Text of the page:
In August 2017 in a courtroom in Cleveland, Ohio, Hercules Shepherd Jr was waiting to be arraigned after the 18-year-old was arrested for possession of a small bag of cocaine.
The judge presiding over the case had a new tool that day to help guide his decision: risk-assessment software that analyses case files to predict future behaviour. Shepherd had been marked as a low-risk defendant and therefore suitable for pretrial release. He was released the same night and back at school the next day.
In a growing number of courtrooms around the world, judges are being guided by similar automated decision-making systems, but not every algorithm is producing fair results.
A 2016 ProPublica investigation found that a popular risk assessment tool called Compas was twice as likely to misclassify black defendants as future criminals than white defendants.
The shortcomings of automated judges are causing justified alarm, but their human counterparts can have far more serious defects.
Professor Elliott Ash, an assistant professor of economics at the University of Warwick, believes that human judges can be even more biased and far more impulsive. Ash's analysis of contemporary judicial systems reveals the arbitrary nature of many legal decisions.
In the US, the judge to which an asylum seeker is randomly assigned can double the chances of their claim being granted. In Newark, the chances can go from 10 percent to 90 percent of being granted - depending on the judge you get.
There is also endless evidence of discriminatory outcomes against racial minorities, from their chances of getting stopped to the severity of their sentence.
Even breakfast can be decisive in a judge's decision. A peer-reviewed study of more than 1,000 rulings in Israel found that judges gave far more lenient decisions at the start of the day and immediately after their lunch break.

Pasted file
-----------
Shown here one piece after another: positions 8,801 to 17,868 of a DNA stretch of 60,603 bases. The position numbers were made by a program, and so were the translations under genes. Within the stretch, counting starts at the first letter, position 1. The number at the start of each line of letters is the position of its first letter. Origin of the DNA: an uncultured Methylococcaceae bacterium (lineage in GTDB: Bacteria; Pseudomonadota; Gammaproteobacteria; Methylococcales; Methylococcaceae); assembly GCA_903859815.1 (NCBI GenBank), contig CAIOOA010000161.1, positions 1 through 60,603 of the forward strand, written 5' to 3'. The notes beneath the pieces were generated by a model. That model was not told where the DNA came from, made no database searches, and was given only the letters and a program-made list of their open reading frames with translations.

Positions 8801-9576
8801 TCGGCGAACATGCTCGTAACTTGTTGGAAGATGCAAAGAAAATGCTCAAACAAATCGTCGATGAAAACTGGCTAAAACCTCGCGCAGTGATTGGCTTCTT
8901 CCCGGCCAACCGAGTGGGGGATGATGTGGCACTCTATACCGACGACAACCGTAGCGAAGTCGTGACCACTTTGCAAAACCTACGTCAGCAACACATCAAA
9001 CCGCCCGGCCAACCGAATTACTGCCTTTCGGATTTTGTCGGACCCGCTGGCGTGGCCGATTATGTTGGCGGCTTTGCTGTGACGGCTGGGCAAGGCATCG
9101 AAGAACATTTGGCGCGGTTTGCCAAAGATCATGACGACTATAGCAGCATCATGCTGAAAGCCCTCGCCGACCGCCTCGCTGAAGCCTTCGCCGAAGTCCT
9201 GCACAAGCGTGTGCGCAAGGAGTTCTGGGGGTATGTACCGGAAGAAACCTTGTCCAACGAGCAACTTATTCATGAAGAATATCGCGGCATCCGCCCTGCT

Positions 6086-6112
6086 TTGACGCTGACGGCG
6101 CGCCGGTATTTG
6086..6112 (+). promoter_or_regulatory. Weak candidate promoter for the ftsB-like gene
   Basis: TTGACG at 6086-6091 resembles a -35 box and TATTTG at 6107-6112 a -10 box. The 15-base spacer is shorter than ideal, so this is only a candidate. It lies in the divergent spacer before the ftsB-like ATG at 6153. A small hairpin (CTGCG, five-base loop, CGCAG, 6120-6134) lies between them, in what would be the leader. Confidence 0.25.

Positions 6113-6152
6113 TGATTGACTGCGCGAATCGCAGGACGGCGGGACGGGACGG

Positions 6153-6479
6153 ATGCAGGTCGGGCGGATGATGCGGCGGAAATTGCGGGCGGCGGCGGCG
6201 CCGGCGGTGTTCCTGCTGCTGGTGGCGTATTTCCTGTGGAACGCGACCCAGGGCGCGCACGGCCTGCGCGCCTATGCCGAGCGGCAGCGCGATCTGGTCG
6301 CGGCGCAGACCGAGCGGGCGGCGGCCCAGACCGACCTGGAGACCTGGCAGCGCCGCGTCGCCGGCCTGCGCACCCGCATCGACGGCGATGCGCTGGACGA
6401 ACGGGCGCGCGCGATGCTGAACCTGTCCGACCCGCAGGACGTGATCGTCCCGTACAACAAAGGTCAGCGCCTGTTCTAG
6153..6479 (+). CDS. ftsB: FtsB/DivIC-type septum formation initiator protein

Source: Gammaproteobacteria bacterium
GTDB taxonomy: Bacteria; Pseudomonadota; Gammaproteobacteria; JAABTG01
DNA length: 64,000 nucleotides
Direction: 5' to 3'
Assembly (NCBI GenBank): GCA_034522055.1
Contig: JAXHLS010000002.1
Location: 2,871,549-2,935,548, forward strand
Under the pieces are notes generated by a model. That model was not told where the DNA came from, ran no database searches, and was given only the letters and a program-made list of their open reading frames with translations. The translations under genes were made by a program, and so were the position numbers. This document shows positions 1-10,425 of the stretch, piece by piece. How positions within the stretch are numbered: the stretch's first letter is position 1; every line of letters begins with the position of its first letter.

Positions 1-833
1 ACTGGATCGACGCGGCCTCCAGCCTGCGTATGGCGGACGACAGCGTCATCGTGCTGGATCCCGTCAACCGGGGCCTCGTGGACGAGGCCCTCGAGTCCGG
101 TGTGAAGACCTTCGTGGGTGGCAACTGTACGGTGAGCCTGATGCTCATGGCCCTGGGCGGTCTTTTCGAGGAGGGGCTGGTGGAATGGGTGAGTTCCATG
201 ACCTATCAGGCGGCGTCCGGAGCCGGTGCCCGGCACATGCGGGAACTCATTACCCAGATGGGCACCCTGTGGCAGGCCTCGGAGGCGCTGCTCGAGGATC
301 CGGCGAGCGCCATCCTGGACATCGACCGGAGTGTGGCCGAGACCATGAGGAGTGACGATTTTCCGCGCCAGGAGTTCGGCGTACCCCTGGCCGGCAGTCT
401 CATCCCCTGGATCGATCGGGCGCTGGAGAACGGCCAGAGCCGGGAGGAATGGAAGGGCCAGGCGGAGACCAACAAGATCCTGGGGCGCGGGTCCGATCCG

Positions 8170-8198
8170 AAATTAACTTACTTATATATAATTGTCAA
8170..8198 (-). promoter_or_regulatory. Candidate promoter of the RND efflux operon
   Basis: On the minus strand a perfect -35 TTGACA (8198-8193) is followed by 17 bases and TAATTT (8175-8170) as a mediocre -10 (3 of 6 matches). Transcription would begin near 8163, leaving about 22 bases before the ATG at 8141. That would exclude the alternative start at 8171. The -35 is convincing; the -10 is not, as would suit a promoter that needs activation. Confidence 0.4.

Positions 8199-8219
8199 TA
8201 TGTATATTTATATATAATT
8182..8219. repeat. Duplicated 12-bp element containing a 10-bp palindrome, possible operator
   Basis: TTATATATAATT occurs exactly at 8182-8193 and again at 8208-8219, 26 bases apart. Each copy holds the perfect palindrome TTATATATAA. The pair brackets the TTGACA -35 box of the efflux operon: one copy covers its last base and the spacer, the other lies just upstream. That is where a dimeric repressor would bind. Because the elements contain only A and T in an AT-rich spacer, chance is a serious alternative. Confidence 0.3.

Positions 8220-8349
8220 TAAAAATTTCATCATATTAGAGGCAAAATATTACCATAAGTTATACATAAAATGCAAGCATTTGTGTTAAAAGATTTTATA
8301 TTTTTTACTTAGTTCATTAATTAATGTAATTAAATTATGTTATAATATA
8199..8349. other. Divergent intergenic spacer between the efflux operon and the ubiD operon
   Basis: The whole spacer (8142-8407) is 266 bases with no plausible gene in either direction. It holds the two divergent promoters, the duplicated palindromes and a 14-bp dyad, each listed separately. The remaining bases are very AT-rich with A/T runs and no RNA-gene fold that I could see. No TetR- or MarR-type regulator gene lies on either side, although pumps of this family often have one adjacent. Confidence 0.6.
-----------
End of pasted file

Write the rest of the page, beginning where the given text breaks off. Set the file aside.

"You are anywhere between two and six times as likely to be released if you're one of the first three prisoners considered versus the last three prisoners considered," Jonathan Levav, one of the Columbia University research team, told the Guardian.
A robot judge could cut out a temporary mood or a deeper personal prejudice to make an objective decision based purely on the evidence.
"So," asked Ash in a talk at the headquarters of think tank the Social Market Foundation."Do you want a judge, a jury or an EXEcute file?"
The basic methodology behind automated judging is fairly simple. Machine learning algorithms are trained on legal rules and previous case decisions to understand the factors that best predict guilt or innocence.
When a new case arrives, the evidence is converted into machine readable data and analysed by the system to make a decision.
There is now significant evidence that one can accurately predict a judge's decision using only the publicly available data collected for administrative purposes.
Ash points to studies that have predicted 67 percent of US bankruptcy court decisions, 70 percent of Supreme Court decisions, and up to 88 percent of routine prosecution decisions.
Those percentages may be too low to justify automated decision-making, but they could be a lot higher if they included data collected for predictive purposes. They may never achieve perfect accuracy, but they would be more consistent than a human judge.